[381]   Vishnoi, S., Garg, P. and Arora, P. (2020) Physicochemical n-Grams Tool: A Tool for Protein Physicochemical Descriptor Generation via Chou’s 5-Step Rule. Chemical Biology & Drug Design, 95, 79-86.
https://doi.org/10.1111/cbdd.13617

[382]   Dobosz, R., Mucko, J. and Gawinecki, R. (2020) Using Chou’s 5-Step Rule to Evaluate the Stability of Tautomers: Susceptibility of 2-[(Phenylimino)-methyl]-cyclohexane-1,3-diones to Tautomerization Based on the Calculated Gibbs Free Energies. Energies, 13, 183.
https://doi.org/10.3390/en13010183

[383]   Zhai, X., Chen, M. and Lu, W. (2018) Accelerated Search for Perovskite Materials with Higher Curie Temperature Based on the Machine Learning Methods. Computational Materials Science, 151, 41-48.
https://doi.org/10.1016/j.commatsci.2018.04.031

[384]   Chou, K.C. and Forsen, S. (1980) Diffusion-Controlled Effects in Reversible Enzymatic Fast Reaction System: Critical Spherical Shell and Proximity Rate Constants. Biophysical Chemistry, 12, 255-263.
https://doi.org/10.1016/0301-4622(80)80002-0

[385]   Chou, K.C. and Forsen, S. (1980) Graphical Rules for Enzyme-Catalyzed Rate Laws. Biochemical Journal, 187, 829-835.
https://doi.org/10.1042/bj1870829

[386]   Chou, K.C., Forsen, S. and Zhou, G.Q. (1980) Three Schematic Rules for Deriving Apparent Rate Constants. Chemica Scripta, 16, 109-113.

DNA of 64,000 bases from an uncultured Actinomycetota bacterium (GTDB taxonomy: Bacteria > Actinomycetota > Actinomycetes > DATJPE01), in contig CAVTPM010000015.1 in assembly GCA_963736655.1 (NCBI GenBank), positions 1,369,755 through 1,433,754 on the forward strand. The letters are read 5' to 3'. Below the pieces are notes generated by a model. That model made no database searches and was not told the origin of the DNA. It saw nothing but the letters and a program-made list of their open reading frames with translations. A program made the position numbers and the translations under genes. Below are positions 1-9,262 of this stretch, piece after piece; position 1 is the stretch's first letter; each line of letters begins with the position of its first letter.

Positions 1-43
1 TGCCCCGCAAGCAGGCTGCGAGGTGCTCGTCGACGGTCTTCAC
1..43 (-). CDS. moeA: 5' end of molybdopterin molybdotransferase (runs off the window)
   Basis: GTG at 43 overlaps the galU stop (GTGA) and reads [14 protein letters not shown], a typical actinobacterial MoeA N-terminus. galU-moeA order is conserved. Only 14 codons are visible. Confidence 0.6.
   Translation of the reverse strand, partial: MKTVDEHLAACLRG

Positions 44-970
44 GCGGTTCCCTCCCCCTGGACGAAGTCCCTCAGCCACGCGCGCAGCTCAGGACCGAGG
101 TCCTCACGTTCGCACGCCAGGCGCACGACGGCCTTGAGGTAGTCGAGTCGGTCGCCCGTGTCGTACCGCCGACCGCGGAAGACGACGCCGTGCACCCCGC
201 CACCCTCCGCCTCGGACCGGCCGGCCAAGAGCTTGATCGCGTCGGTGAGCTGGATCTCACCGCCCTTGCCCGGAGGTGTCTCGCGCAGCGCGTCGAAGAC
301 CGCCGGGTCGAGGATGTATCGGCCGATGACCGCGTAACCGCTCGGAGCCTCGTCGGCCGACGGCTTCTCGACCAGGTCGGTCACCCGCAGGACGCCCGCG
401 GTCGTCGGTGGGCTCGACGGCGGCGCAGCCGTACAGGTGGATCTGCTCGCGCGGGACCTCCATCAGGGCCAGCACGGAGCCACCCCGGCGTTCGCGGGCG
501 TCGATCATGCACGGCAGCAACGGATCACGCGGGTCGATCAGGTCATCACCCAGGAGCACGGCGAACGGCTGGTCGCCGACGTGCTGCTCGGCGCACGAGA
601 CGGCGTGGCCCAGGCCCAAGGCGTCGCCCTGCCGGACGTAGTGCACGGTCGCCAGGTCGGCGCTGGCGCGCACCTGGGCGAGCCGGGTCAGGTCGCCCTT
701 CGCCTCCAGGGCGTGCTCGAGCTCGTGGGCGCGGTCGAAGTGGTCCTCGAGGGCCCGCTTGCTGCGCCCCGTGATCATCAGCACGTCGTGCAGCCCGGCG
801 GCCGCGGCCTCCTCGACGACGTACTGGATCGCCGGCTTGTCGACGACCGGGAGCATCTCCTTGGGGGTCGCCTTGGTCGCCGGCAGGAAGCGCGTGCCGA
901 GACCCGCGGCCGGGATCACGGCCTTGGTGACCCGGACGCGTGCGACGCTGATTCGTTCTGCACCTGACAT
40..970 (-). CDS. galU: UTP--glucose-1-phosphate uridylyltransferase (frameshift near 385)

[387]   Chou, K.C., Li, T.T. and Forsen, S. (1980) The Critical Spherical Shell in Enzymatic Fast Reaction Systems. Biophysical Chemistry, 12, 265-269.
https://doi.org/10.1016/0301-4622(80)80003-2

[388]   Li, T.T., Chou, K.C. and Forsen, S. (1980) The Flow of Substrate Molecules in Fast Enzyme-Catalyzed Reaction Systems. Chemica Scripta, 16, 192-196.

[389]   Chou, K.C., Carter, R.E. and Forsen, S. (1981) A New Graphical Method for Deriving Rate Equations for Complicated Mechanisms. Chemica Scripta, 18, 82-86.

[390]   Chou, K.C., Chen, N.Y. and Forsen, S. (1981) The Biological Functions of Low-Frequency Phonons: 2. Cooperative Effects. Chemica Scripta, 18, 126-132.

[391]   Chou, K.C. and Forsen, S. (1981) Graphical Rules of Steady-State Reaction Systems. Canadian Journal of Chemistry, 59, 737-755.
https://doi.org/10.1139/v81-107

[392]   Chou, K.C. (1983) Low-Frequency Vibrations of Helical Structures in Protein Molecules. Biochemical Journal, 209, 573-580.
https://doi.org/10.1042/bj2090573

[393]   Chou, K.C. (1983) Identification of Low-Frequency Modes in Protein Molecules. Biochemical Journal, 215, 465-469.
https://doi.org/10.1042/bj2150465

[394]   Zhou, G.P. and Deng, M.H. (1984) An Extension of Chou’s Graphic Rules for Deriving Enzyme Kinetic Equations to Systems Involving Parallel Reaction Pathways. Biochemical Journal, 222, 169-176.
https://doi.org/10.1042/bj2220169

[395]   Chou, K.C. (1984) Biological Functions of Low-Frequency Vibrations (Phonons). 3. Helical Structures and Microenvironment. Biophysical Journal, 45, 881-889.
https://doi.org/10.1016/S0006-3495(84)84234-4